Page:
Six use cases for blockchain in security

blockchain in security

Blockchain has the potential to improve encryption and authentication as these six use cases for blockchain in security demonstrate

It has become something of a priority for industry leaders, especially in financial services, energy and manufacturing. Authenticating Bitcoin payments has perhaps become the most cited use case, but this technology can extend to applications like content delivery networks and smart grid systems too.

Blockchain has the potential to improve everything from data integrity and digital identities to enabling safer IoT devices to prevent DDoS attacks.

Bill Buchanan, an acclaimed computer scientist and professor at the School of Computing at Edinburgh Napier University said: “In 2018, we must encrypt by default. At the current time, you cannot verify that no one has read an email sent to you, and that it hasn’t been modified. We often can’t even verify the sender.

With blockchain methods, we can properly verify and sign our transactions. While there is some hype around cryptocurrencies, the implementation of blockchain methods will actually build more trustworthy infrastructure for our digital services.”

blockchain in security

Blockchain in security

  1. Securing edge devices with authentication – As IT focus shifts to supposedly “smart” edge devices with data and connectivity, so, too, goes security. Many are subsequently seeking ways of using blockchain to secure IoT and industrial IoT (IioT) devices, given that the technology strengthens authentication, improves data attribution and flow, and aids record management. The Isle of Man government in the UK is testing blockchain technology to see if it can prevent IoT devices from compromise.
  2. Improved confidentiality and data integrity – Some blockchain implementations now address the data confidentiality and access control challenges, a critical challenge in an age where data can easily be manipulated or spoofed. But, the full encryption of blockchain data ensures that this data will not be accessible to unauthorised parties while in transit. IBM provides its Watson IoT platform with an option to manage IoT data in a private blockchain ledger, which is integrated into Big Blue’s cloud services. Ericsson’s Blockchain Data Integrity service provides fully auditable, compliant and trustworthy data to app developers working within GE’s Predix PaaS platform.
  1. Secure private messaging – Startups like Obsidian are using blockchain to secure private information exchanged in chats, messaging apps and through social media. Obsidian’s messenger uses blockchain to secure users’ metadata. The user will not have to use email or any other authentication method to use the messenger. The metadata is randomly distributed throughout a ledger and thus will not be available for gathering in one single point, from which it could be compromised. Elsewhere, engineers at the Defense Advanced Research Projects Agency (DARPA) are reportedly experimenting with blockchain to create a messaging service that is secure and impenetrable to foreign attacks.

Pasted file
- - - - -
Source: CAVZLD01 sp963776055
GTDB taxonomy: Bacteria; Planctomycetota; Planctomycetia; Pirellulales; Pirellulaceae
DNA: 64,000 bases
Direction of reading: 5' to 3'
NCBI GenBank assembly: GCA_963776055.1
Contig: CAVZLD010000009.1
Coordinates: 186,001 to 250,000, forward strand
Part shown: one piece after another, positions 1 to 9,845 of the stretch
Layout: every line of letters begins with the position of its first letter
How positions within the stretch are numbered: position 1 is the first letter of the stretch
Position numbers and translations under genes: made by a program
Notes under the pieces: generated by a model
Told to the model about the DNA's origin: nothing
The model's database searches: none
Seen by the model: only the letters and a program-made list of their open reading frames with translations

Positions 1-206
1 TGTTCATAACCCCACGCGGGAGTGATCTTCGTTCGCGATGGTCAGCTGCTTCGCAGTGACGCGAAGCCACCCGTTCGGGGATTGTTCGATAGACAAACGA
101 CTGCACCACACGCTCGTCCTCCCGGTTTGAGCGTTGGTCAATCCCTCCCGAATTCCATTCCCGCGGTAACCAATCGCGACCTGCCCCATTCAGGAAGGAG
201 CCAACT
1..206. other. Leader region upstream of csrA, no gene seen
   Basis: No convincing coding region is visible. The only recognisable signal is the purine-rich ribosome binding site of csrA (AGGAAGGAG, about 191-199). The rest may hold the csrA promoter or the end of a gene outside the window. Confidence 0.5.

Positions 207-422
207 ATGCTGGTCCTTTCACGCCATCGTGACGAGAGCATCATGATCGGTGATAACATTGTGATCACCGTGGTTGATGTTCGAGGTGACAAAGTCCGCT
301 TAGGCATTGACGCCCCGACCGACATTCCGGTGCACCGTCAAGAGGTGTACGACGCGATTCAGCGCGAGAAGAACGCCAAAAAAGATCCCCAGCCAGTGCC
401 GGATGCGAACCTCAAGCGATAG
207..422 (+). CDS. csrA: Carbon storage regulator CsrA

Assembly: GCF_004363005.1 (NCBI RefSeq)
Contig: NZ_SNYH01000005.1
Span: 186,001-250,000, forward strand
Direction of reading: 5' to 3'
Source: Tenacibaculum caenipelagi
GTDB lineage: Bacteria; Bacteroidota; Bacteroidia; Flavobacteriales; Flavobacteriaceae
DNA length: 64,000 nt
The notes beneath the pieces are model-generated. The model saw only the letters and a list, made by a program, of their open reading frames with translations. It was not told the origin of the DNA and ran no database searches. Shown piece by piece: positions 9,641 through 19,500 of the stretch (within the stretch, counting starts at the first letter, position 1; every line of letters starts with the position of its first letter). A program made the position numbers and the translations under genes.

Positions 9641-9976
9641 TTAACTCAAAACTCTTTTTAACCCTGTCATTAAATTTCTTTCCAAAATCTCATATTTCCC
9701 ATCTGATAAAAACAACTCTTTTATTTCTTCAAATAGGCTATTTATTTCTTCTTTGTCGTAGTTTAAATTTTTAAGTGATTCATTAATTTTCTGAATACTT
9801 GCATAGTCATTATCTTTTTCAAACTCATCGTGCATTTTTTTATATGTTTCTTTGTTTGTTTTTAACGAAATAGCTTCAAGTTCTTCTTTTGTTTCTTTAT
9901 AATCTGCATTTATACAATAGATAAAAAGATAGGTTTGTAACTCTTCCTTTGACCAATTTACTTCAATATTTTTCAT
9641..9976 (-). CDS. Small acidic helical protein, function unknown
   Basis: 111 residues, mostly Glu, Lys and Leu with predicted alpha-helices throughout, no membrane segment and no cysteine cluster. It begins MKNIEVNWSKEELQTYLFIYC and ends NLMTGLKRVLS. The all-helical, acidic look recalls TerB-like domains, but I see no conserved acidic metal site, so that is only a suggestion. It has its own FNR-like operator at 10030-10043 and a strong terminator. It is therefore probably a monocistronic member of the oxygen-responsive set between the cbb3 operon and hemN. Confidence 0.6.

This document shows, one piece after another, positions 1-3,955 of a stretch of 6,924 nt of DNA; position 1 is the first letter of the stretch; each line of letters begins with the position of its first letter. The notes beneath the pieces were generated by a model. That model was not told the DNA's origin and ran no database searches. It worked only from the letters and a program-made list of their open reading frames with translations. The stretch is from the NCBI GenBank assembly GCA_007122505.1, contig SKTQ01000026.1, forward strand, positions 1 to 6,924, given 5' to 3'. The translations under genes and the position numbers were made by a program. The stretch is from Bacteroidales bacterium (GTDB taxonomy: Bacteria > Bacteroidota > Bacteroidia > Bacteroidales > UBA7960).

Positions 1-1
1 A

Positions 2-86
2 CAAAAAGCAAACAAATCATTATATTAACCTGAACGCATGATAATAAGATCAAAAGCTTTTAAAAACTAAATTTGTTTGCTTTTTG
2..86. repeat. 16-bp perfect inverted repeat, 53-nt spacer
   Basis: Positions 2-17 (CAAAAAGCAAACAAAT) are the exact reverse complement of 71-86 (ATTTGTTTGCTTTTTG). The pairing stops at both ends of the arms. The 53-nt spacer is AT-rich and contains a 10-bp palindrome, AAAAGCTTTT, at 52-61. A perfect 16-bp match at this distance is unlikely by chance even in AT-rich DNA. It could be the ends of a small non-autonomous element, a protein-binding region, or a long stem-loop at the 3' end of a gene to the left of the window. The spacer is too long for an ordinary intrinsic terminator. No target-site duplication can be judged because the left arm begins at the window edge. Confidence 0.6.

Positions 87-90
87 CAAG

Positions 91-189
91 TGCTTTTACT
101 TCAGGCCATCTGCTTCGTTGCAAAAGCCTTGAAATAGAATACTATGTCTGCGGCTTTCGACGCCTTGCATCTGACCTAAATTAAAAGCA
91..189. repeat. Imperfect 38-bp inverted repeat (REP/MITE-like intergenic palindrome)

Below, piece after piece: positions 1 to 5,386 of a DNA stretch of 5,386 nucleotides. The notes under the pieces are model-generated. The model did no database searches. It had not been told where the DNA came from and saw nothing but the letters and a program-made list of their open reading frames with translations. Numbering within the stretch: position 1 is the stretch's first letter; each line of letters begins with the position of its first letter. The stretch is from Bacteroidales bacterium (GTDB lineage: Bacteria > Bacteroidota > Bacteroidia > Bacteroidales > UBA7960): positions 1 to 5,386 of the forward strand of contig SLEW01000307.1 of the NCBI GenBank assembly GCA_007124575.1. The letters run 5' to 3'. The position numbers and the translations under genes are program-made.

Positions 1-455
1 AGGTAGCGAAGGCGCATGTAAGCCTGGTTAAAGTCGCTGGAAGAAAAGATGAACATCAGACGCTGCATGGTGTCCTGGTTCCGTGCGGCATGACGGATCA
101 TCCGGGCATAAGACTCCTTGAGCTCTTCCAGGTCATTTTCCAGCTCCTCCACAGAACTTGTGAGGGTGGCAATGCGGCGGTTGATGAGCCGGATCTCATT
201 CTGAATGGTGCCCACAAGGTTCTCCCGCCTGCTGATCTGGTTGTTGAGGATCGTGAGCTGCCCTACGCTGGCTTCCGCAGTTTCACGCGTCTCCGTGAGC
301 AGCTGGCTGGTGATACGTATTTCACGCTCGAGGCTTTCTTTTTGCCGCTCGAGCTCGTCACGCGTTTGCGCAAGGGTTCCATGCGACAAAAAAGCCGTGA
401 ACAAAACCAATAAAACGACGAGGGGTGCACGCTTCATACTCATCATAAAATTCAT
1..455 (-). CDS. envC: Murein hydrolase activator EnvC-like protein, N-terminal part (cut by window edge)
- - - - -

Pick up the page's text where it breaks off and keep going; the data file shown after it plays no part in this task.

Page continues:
1. Boosting or even replacing Public Key Infrastructure- CertCoin is one of the first implementations of blockchain-based PKI. The project removes central authorities altogether and uses the blockchain as a distributed ledger of domains and their public keys. Start-up REMME gives each device its own specific SSL certificate based on the blockchain, which prevents intruders from faking certificates. Guardtime has been using blockchains to create a Keyless Signature Infrastructure (KSI), a replacement for PKI.
  1. A Safer Domain Name System – The Mirai botnet showed just how easy it is for criminals to compromise critical internet infrastructure. By bringing down the domain name system (DNS) service provider for most major websites, the attackers were able to cut off access to Twitter, Netflix, PayPal, and other services. A blockchain approach to storing DNS entries could, in theory, improve security by removing the single, attackable target.
  2. Reduced Distributed Denial of Service Attacks (DDoS) – Blockchain startup Gladius says its decentralised solutions can protect against DDoS attacks by “allowing you to connect to protection pools near you to provide better protection and accelerate content.”


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